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Decreased levels of nucleotide pyrophosphatase phosphodiesterase 1 are associated with cartilage calcification in osteoarthritis and trigger osteoarthritic changes in mice
  1. J Bertrand1,
  2. Y Nitschke2,
  3. M Fuerst3,
  4. S Hermann4,
  5. M Schäfers4,5,
  6. J Sherwood1,
  7. G Nalesso1,
  8. W Ruether6,
  9. F Rutsch2,
  10. F Dell'Accio1,
  11. T Pap7
  1. 1Department of Experimental Medicine and Rheumatology, Barts and The London, Queen Mary School of Medicine and Dentistry, William Harvey Research Institute, London, UK
  2. 2Department of General Pediatrics, Münster University Children's Hospital, Münster, Germany
  3. 3Department for Orthopedics and Trauma Surgery, MedBaltic, Neumünster, Germany
  4. 4European Institute for Molecular Imaging, University of Münster, Germany
  5. 5Department of Nuclear Medicine, University Hospital Münster, Münster, Germany
  6. 6Centre for Orthopaedics and Trauma Surgery Bad Bramstedt, University hospital Hamburg-Eppendorf, Germany
  7. 7Institute for Experimental Musculoskeletal Medicine, University Hospital Münster, Münster, Germany
  1. Correspondence to Jessica Bertrand, Institute of Experimental Musculoskeletal Medicine, University Hospital Münster, Domagkstraße 3, D-48149 Münster, Germany; bertrand{at}


Objective To analyse the function of nucleotide pyrophosphatase phosphodiesterase (NPP1), a member of the pyrophosphate pathway, in osteoarthritis (OA).

Methods mRNA expression of NPP1, ANK ankylosing protein and tissue non-specific alkaline phosphatase was assessed by quantitative PCR. NPP1 protein levels were analysed in mouse and human cartilage samples. Bone metabolism was analysed by F18-positron emission tomography-scanning and µCT in ttw/ttw mice. Ttw/ttw mice are mice carrying a loss-of-function mutation in NPP1. Calcification of articular cartilage was assessed using von Kossa staining and OA severity using the Mankin score. Cartilage remodelling was investigated by type X collagen immunohistochemistry.

Results Expression of NPP1, but not the other members of this pathway, inversely correlated with cartilage calcification and OA severity in mouse and humans. Proinflammatory cytokines downregulated the expression of NPP1, demonstrating an influence of inflammation on matrix calcification. Ttw/ttw mutant mice, carrying a loss-of-function mutation in NPP1, exhibit increased bone formation process in joints compared with wild types. Ttw/ttw mice also developed spontaneous OA-like changes, evaluated by histological analysis and in vivo imaging. Ectopic calcifications were associated with increased expression of collagen X in the cartilage.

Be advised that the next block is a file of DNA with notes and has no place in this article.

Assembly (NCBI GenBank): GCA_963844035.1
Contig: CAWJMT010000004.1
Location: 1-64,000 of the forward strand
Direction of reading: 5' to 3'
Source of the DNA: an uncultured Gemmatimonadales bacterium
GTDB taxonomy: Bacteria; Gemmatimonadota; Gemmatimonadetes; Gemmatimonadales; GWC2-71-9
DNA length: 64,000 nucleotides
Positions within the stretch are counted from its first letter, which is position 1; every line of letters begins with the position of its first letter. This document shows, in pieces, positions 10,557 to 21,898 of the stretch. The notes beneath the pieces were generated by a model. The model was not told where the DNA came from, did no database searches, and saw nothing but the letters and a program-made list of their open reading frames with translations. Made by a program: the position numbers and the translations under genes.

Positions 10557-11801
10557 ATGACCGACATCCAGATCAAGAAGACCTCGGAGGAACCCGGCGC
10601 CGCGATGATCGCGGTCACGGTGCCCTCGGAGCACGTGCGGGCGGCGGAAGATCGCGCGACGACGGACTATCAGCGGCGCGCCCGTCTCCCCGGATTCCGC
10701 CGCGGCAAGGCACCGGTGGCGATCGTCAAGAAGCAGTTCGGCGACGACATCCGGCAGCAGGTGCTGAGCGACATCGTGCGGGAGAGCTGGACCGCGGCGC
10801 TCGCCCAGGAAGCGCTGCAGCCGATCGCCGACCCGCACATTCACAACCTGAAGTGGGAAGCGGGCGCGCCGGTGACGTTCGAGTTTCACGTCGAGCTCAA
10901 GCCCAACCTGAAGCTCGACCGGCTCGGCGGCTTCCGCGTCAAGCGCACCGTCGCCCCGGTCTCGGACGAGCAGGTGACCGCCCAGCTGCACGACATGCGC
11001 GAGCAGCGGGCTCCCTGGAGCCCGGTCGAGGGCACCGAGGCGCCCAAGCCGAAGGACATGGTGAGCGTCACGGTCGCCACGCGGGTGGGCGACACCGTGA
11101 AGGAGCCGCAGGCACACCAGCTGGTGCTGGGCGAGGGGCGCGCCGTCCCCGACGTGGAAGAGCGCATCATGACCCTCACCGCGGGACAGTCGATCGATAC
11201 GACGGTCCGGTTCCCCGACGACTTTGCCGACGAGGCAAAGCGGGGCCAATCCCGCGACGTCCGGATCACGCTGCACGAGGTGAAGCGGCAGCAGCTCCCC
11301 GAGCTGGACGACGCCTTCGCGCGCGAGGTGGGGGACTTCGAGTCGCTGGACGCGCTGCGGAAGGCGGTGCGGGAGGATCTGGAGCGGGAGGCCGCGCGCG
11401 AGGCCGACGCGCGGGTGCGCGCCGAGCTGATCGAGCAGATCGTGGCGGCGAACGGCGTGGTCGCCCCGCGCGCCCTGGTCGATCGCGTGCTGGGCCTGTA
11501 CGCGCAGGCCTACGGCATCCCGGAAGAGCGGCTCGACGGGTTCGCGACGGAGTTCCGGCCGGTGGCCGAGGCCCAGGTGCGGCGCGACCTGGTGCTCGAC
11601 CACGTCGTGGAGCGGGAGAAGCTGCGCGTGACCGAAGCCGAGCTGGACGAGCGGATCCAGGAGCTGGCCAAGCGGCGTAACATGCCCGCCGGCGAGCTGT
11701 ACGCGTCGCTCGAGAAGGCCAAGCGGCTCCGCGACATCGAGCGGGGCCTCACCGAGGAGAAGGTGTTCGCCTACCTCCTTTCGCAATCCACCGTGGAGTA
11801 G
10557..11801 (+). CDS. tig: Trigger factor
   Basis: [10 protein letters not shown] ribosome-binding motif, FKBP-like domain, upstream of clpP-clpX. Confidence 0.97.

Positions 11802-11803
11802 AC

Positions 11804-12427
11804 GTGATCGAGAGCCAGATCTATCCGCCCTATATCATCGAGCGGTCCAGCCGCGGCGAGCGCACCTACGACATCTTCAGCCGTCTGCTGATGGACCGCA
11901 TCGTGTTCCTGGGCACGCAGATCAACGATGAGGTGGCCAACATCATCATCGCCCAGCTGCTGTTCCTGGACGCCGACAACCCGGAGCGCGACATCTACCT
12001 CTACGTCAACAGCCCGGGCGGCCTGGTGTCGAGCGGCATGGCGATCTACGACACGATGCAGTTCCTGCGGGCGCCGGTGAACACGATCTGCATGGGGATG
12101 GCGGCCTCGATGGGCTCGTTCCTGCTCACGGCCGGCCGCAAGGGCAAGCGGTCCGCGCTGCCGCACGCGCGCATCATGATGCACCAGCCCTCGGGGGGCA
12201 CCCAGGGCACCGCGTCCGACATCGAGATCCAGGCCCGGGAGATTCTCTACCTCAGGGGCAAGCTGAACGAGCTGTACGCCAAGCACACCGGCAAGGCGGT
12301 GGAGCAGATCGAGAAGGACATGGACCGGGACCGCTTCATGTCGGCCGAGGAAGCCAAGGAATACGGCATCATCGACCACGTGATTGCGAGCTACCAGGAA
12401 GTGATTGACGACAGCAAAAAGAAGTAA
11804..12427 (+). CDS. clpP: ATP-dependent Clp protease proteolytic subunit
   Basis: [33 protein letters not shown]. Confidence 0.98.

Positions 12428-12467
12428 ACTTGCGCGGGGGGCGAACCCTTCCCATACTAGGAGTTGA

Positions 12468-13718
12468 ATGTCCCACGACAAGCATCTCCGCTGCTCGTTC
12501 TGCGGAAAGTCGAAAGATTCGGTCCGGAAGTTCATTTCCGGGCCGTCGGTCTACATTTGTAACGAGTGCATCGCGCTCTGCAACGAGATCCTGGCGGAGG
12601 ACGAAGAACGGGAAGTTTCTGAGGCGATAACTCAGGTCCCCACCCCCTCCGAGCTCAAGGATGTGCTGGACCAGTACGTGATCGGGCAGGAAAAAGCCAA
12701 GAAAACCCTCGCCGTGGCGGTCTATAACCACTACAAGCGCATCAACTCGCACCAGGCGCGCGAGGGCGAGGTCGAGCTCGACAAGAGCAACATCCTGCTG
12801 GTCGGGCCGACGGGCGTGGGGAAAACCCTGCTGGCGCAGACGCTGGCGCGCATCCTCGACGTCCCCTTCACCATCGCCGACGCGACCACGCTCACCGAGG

Conclusion The authors conclude that OA is characterised by the reactivation of molecular signalling cascades involving proinflammatory cytokines, thereby regulating the pyrophosphate pathway which consequently leads to cartilage ossification, at least in part resembling endochondral ossification.

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  • JB and YN are joint first authors and FD and TP are joint last authors.

  • Funding This work was supported by the Interdisciplinary Centre of Clinical Research (IZKF core unit SmAP), Münster Germany and funded by the DFG (Pa689/12).

  • Competing interests None.

  • Patient consent Obtained.

  • Ethics approval Ethics approval was provided by the ethics committee of the Ärztekammer Schleswig- Holstein, Bad Segeberg, Germany.

  • Provenance and peer review Not commissioned; externally peer reviewed.